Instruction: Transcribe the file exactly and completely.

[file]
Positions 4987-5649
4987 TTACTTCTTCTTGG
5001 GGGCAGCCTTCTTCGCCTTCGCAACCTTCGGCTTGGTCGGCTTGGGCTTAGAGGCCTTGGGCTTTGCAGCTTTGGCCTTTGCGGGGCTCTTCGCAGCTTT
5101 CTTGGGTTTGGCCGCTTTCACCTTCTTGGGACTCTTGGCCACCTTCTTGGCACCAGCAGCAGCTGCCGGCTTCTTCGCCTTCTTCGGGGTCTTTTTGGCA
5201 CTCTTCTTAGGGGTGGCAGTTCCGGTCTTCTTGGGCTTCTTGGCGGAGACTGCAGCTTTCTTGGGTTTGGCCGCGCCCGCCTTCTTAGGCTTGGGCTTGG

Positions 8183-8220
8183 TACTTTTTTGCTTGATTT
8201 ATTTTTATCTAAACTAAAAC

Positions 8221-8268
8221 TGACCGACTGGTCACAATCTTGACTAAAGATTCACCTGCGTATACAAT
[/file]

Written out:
Positions 4987-5649
4987 TTACTTCTTCTTGG
5001 GGGCAGCCTTCTTCGCCTTCGCAACCTTCGGCTTGGTCGGCTTGGGCTTAGAGGCCTTGGGCTTTGCAGCTTTGGCCTTTGCGGGGCTCTTCGCAGCTTT
5101 CTTGGGTTTGGCCGCTTTCACCTTCTTGGGACTCTTGGCCACCTTCTTGGCACCAGCAGCAGCTGCCGGCTTCTTCGCCTTCTTCGGGGTCTTTTTGGCA
5201 CTCTTCTTAGGGGTGGCAGTTCCGGTCTTCTTGGGCTTCTTGGCGGAGACTGCAGCTTTCTTGGGTTTGGCCGCGCCCGCCTTCTTAGGCTTGGGCTTGG

Positions 8183-8220
8183 TACTTTTTTGCTTGATTT
8201 ATTTTTATCTAAACTAAAAC

Positions 8221-8268
8221 TGACCGACTGGTCACAATCTTGACTAAAGATTCACCTGCGTATACAAT